Three tow-trucking companies, American Eagle, Quality and Mauldin’s, along with Florida A&M University’s Parking Services have to, on a daily basis, take action against individuals who park their vehicles outside of designated areas, on campus.
Jeff Barnus, a tow trucker from Mauldin’s Towing, said that he gets the call, the car is pointed out to him and he tows it.
“I try to be as polite to them as [I] can,” Baruns said. “I treat them as if it was my own car being towed.”
FAMU Parking Services is also trying to handle the amount time it takes to boot a vehicle.
James W. Lockley, Jr., assistant chief of police at the FAMU police department said the Police Service Technicians (PST) patrol looks for parking violators before they boot a car. He described the process of placing a boot on the vehicle.
The boot that is used, which is a nationally known way of dealing with parking violations, is a one size fits all deal. The boot is placed on the tire, clamped on and then bolt locked, making it extremely difficult to cut loose- nearly robbery proof. There are two pins in the front and in the back of the boot that can puncture the tire if the vehicle is moved. In order for this to not occur, a large orange warning label is taped on the front of the windshield of the car, informing the driver that a boot has been placed on their vehicle.
Lockley said there are some students who have collected parking tickets accumulating up to $3200. He said students should know the right places to park.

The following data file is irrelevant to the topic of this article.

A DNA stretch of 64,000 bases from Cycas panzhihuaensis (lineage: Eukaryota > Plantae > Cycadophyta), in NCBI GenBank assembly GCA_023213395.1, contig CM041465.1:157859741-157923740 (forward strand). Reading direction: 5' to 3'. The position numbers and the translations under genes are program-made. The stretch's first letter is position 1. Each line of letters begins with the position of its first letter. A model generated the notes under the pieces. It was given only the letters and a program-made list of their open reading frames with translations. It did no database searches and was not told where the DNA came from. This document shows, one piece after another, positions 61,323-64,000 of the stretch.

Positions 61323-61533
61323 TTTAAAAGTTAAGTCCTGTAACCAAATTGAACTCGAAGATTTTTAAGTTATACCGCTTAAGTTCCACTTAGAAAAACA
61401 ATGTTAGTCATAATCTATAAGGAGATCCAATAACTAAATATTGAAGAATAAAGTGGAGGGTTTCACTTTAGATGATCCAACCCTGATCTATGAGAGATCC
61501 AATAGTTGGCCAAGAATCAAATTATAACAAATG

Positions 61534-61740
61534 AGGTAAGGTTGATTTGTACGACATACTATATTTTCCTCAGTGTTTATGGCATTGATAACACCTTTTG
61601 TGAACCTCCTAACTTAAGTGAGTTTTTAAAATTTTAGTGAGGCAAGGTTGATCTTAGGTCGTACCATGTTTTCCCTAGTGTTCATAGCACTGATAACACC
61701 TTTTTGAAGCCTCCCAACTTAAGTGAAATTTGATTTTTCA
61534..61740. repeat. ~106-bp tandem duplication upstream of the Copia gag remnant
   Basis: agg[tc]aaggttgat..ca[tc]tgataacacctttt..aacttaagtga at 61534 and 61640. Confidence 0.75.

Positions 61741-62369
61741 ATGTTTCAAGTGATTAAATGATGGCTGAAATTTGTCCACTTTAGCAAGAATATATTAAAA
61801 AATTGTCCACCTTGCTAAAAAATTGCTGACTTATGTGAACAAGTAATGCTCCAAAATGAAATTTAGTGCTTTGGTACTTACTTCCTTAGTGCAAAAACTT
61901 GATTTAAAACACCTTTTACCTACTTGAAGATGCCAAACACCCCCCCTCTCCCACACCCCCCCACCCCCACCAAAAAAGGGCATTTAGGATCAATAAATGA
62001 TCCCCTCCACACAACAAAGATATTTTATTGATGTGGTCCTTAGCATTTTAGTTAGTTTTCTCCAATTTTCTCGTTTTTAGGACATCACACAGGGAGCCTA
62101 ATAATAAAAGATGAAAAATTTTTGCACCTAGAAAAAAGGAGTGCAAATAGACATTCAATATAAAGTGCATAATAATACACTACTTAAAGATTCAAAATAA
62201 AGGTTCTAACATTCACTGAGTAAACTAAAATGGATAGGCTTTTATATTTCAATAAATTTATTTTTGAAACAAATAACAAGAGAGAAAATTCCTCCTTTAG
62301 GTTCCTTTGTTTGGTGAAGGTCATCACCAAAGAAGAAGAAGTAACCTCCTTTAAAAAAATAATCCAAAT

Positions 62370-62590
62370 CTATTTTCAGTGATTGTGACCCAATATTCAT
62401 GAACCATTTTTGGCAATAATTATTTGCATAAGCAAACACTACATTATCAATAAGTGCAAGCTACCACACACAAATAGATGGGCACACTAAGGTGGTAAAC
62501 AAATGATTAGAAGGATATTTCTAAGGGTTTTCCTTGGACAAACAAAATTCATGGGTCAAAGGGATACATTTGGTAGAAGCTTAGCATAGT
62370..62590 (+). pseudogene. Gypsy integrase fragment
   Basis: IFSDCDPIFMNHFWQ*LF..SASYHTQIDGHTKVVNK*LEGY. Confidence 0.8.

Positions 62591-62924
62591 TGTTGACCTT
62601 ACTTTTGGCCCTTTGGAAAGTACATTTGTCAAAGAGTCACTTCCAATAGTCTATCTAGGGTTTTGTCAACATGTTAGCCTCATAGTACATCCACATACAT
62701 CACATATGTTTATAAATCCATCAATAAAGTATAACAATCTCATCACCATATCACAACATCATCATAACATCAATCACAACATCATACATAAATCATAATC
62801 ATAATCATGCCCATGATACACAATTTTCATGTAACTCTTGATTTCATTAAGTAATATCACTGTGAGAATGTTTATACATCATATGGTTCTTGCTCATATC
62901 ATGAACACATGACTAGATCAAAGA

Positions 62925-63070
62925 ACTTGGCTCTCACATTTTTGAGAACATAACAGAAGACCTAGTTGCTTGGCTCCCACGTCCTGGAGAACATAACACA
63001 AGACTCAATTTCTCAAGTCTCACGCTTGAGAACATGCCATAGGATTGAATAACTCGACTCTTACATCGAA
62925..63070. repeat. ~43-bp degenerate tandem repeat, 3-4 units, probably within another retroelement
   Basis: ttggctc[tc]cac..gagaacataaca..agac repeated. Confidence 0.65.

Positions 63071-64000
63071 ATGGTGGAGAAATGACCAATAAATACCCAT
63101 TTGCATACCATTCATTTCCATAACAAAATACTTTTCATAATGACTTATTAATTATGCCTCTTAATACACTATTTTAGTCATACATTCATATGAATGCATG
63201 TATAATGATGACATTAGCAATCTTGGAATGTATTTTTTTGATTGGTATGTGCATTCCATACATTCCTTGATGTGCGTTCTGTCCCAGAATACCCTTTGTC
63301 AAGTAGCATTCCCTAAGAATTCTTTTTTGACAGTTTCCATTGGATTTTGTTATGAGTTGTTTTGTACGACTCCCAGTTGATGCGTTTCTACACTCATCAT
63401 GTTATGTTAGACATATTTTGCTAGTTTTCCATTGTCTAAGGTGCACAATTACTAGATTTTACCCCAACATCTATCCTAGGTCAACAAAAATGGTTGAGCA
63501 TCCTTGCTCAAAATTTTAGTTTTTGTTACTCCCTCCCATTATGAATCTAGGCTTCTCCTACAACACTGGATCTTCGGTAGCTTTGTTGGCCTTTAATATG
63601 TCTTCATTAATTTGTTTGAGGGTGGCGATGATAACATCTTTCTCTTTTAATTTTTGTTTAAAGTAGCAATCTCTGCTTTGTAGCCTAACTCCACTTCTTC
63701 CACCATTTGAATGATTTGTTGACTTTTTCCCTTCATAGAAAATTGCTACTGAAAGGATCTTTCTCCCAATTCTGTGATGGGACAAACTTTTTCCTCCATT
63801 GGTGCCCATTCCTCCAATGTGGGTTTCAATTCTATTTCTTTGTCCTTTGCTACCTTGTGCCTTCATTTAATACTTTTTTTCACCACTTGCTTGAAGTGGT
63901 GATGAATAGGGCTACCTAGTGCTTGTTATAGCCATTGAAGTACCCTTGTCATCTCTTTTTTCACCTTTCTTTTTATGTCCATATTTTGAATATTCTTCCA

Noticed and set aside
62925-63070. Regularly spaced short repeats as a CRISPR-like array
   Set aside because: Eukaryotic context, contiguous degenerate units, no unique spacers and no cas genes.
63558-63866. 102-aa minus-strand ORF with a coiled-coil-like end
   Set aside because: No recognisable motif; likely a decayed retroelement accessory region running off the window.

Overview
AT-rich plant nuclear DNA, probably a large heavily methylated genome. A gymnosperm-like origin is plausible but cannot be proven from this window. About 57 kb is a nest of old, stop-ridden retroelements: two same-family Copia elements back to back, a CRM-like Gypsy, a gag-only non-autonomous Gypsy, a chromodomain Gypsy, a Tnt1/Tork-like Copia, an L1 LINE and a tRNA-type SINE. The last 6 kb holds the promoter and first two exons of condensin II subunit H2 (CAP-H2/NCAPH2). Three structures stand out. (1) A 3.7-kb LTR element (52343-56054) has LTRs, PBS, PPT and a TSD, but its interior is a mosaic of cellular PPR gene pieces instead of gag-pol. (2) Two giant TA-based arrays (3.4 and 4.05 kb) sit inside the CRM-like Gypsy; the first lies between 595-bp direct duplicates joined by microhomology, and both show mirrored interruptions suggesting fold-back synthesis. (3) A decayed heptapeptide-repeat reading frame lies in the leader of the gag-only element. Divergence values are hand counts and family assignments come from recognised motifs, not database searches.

Although there are students who are aware of the places they are allowed to park, some still park illegally and risk being booted and towed. However, there are some students who believe this problem exists because of inadequate parking facilities.
“They want us to get booted,” said Jackie Clark, 22, a senior healthcare management student from Jacksonville. “If FSU can have five parking garages, then we should have at least one more somewhere.”
Lockley said the PST’s follow certain parking polices in place to determine whether or not a vehicle is to be booted. If the vehicle is booted, the cost to remove it is $55 plus a ticket fine, which must be paid within 5 days or a $10 charge is added on to the ticket.
“It’s not our mission to take your money [and] we try not to tow,” Lockley said. ” If the boot is not paid within 48 hours, the vehicle is towed; in which case, the vehicle is no longer in the university’s hands.”
Although the price may seem high to some students, there is not a daily quota that needs to be met by FAMU parking services and tow truck companies around campus.
“It varies from day to day; many elements are involved,” said Sgt. Mike Hollett of the FAMU Traffic Unit. “We try to educate the violator; our job is to find a problem, find a resolution and enforce.”
Lockley said a normal day starts off by being briefed on parking complaints, dealing with students, as well as employees.
“We have heavy and we have light days,” Lockley said. “We are starting to see more compliance in recent weeks than last year.”
With the stress that comes with the job that these tow-truck companies and parking services get daily from students on campus, some students understand the problems that Parking Services face.
Paul Parker, 19, a sophomore accounting student from Far-Rockaway, NY, said it is inconvenient for students when they get towed, but someone has to do the job.
“Students pay too much money to get boots removed, but I guess parking enforcement has to do their job,” Parker said.